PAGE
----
Parental pressure is as real today as it has always been. Students these days suffer a lot of stress with competition rising and performance being measured at every step. And on top of that, when your own parents put pressure on you, that stress affects you a lot.
Parental Pressure is real
While reminiscing about their childhood days, our parents always manage to regale us with stories of how they spent their days frolicking in fields and groves, playing truant from school, and having the time of their lives. We often land up asking them with curiosity, “Didn’t your parents ever say anything about all this and ask you to study?” And that statement invites strange looks from them as if we’d just asked them if they could fly or had scales under their feet. The very idea of their parents asking them to sit and study is as alien a concept to them as our parents asking us to go and play a game of football with our friends.
Frankly, no matter how much we may dislike it, why would they allow you too much leisure time? Given the drastic changes in the economy, the meteoric rise of the service sector, a decrease in the availability of jobs, it is hardly the time to be spending your childhood days playing with abandon.
These, however, have not been the sole factors behind the conditions faced by students everywhere. Admitted, kids are indeed growing up smarter, learning new things and being exposed to a much more knowledge-intensive world. Words that one could never hear of outside one’s school grammar classes are thrown left and right on the television screen. You no longer need an Oxford Pocket Dictionary to solve your vocabulary woes – a smartphone more than makes up for it. Materials for your latest assignment, even for the exam coming up at the end of the week, are easily found online. Anything you need is at your fingertips today, of course, if you are privileged enough to have access to them. These factors help students do extremely well in their school and board exams, leading to massive spurts in marks. But the lack of accessibility will hardly be considered when you fail to meet the cut-off of percentage in a college.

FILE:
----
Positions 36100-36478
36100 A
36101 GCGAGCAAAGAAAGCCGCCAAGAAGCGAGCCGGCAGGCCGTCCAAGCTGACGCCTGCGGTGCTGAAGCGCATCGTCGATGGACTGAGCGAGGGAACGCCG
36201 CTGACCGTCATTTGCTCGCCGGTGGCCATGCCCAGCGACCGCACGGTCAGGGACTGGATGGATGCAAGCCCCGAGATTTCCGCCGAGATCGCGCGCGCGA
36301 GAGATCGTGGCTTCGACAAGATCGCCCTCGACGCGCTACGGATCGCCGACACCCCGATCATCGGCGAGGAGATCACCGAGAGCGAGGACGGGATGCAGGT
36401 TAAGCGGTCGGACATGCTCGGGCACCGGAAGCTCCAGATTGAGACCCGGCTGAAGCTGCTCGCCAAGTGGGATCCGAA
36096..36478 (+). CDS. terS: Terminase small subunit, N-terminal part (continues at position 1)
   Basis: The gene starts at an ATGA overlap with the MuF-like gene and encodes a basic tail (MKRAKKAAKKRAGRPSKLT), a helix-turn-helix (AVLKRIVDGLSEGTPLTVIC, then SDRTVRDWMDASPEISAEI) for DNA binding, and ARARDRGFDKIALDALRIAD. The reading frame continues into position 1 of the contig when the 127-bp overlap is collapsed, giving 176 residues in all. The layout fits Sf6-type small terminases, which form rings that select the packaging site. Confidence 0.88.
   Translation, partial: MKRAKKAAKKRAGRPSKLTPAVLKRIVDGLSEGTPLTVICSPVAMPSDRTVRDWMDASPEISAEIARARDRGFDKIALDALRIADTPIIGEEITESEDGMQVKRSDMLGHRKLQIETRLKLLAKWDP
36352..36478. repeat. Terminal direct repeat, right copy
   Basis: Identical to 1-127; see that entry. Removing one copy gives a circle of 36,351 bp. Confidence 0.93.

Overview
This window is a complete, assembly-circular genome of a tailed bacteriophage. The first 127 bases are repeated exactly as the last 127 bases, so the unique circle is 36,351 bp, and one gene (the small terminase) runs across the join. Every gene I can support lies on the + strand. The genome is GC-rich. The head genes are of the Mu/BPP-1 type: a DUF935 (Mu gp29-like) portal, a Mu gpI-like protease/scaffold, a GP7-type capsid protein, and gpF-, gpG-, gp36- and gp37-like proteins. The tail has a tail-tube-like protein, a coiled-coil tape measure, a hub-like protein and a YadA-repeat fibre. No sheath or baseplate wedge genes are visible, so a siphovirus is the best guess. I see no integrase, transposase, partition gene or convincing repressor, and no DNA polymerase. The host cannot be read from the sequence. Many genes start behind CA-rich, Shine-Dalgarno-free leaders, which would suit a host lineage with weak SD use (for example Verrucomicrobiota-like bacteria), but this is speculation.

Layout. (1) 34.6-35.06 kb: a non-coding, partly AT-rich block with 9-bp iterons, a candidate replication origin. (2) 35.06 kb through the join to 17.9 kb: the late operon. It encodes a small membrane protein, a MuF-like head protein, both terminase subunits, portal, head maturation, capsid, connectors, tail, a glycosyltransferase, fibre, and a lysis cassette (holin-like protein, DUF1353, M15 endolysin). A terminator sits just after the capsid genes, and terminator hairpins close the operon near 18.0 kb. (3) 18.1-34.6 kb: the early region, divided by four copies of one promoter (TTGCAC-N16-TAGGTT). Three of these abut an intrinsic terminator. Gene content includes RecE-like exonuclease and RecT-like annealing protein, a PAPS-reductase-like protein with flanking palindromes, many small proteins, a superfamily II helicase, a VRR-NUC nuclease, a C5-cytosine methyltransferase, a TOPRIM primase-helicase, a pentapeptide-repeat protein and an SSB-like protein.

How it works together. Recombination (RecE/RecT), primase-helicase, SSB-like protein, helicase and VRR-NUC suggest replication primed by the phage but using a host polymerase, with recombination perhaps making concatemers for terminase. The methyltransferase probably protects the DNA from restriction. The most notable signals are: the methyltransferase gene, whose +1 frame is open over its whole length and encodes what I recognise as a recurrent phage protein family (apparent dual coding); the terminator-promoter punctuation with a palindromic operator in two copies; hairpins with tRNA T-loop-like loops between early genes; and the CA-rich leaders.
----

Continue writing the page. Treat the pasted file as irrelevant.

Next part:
A student’s life becomes more complex, thanks to the policies aimed at making things so-called ‘easier’. These great rules (pun intended) include the compulsory passing of students till the 8th standard, change in exam patterns and a great deal of love for objective-type questions, chief ministers of certain states asking evaluators of the state board exams to give ‘good marks’ to certain students.
Given this background, I guess parents do have a right to cry foul when accused of putting pressure on their wards to study more and perform better in the entrance exams. Irrespective of how good a student you are, you will never be considered for any college admission or job interview if your CPI or CGPA or whatever-other-abbreviated-nonsense does not meet the set criteria.